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Sinofsky: The more crapware, the better

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  • User profile image
    wastingtime​withforums

    Dr. Evil explains:

    http://blogs.msdn.com/b/b8/archive/2012/05/03/making-windows-media-center-available-in-windows-8.aspx

    Just a reminder, if your PC has an optical drive when you buy it or when you buy a retail optical drive, it will almost certainly include DVD playback software and license (unless the drive is sold to be used only as a data drive).  There is little chance a mainstream retail PC is made available with optical drives that do not have the option of DVD playback.

    Who cares? Wasn't it once Microsoft's goal to reduce the amount of pre-installed bloatware? And now you need again pre-installed crapola to play a DVD? Just don't forget, we're talking about frigging DVDs here! As much as I bashed Sinofsky and Windows 8 on these forums, I never expected they will go as far and kill such basic functionality.

    Dr. Evil also forgets some user scenarios here, like, what if you want to do a clean upgrade from Win 7 to Win 8 and the PC maker didn't deliver any DVD playback software, since the codec was already available in Win 7.

    Anyway, what's next? Installing Winamp again for MP3s while we're at it?

  • User profile image
    fabian

    Can you even remember the last time you went to a shop, purhased a DVD movies, went home and put it in your computer?

  • User profile image
    wastingtime​withforums

    Actually yes, that was six months ago. My DVD player was damaged.

  • User profile image
    magicalclick

    @fabian:

    Another  statistics, oh great. Tell me the notepad usage on daily usage for the entire windows user base.

    Or tell me the percentage of time running task manager per session.

    or tell me the last time you enabled the red triangle light on your car.

     

    Leaving WM on 5/2018 if no apps, no dedicated billboards where I drive, no Store name.
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  • User profile image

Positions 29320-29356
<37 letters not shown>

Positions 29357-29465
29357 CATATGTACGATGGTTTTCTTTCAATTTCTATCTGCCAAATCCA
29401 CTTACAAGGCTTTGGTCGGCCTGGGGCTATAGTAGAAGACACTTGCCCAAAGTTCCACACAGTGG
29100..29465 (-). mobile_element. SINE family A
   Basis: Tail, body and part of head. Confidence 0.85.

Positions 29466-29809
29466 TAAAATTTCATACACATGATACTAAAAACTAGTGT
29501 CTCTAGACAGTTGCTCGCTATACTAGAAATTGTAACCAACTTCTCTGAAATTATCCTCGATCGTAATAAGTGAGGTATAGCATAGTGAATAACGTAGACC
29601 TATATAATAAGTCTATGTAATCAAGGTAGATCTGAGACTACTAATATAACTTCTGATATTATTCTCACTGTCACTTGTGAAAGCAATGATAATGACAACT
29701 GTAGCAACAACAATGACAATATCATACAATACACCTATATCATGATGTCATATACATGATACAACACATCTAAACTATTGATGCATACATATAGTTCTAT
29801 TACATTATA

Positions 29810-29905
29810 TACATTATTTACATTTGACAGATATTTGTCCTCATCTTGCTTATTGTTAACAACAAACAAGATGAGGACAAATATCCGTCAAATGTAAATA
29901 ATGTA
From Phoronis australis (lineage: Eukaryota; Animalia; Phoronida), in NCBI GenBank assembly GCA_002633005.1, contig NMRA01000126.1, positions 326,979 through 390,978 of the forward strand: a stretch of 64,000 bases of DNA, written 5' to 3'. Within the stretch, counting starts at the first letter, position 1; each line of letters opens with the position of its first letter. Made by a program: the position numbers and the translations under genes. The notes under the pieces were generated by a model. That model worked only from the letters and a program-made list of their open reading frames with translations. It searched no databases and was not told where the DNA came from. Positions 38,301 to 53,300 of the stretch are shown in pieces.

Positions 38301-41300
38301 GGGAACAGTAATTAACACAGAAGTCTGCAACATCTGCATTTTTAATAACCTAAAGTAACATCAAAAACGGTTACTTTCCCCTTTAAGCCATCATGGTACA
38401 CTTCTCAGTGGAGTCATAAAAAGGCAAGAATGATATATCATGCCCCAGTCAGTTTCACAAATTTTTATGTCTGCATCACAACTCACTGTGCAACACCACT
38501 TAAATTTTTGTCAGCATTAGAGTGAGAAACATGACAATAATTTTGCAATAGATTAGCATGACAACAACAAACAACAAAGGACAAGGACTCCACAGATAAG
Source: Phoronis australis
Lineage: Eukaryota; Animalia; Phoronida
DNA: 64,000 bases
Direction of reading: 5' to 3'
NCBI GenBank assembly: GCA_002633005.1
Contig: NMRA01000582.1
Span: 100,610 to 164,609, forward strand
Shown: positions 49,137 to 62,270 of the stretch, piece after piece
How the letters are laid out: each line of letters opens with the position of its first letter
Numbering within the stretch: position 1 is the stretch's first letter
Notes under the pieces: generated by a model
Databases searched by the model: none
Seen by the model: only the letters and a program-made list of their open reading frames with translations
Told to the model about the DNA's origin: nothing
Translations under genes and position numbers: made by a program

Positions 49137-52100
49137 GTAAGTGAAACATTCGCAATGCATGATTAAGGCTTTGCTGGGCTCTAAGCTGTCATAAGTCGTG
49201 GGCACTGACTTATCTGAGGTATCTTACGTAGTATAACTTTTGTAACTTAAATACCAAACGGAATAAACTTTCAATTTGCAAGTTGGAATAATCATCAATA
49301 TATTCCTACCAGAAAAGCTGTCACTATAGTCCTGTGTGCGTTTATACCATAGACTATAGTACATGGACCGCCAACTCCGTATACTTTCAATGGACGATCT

JoshRoss

    ...

  • User profile image
    cbae

    , wastingtimewithforums wrote

    *snip*

    Who cares? Wasn't it once Microsoft's goal to reduce the amount of pre-installed bloatware?

    *snip*

    The goal is also to get Windows 8 on as many machines as possible. If removal of the feature reduces the licensing cost for 90% of the install base, which doesn't give rat's * about DVD playback capability, then it's a move that most people should be supporting especially since it reduces Microsoft's own bloat, which isn't without a considerable amount of criticism in it's own right. The other 10% can still purchase the capability or find free options.

  • User profile image
    DCMonkey

    , cbae wrote

    *snip*

    The goal is also to get Windows 8 on as many machines as possible. If removal of the feature reduces the licensing cost for 90% of the install base, which doesn't give rat's * about DVD playback capability, then it's a move that most people should be supporting especially since it reduces Microsoft's own bloat, which isn't without a considerable amount of criticism in it's own right. The other 10% can still purchase the capability or find free options.

    It reduces it for Microsoft, not for us. I don't see them lowering the price vs Win7.

  • User profile image
    vesuvius

    , DCMonkey wrote

    *snip*

    It reduces it for Microsoft, not for us. I don't see them lowering the price vs Win7.

    I really enjoy reading the balanced, considered and unbiased posts by cbae, that are an apotheosis for the word proclivity. If he has shares, then fair enough, or possibly intending to apply for work there.

     

  • User profile image
    cbae

    , DCMonkey wrote

    *snip*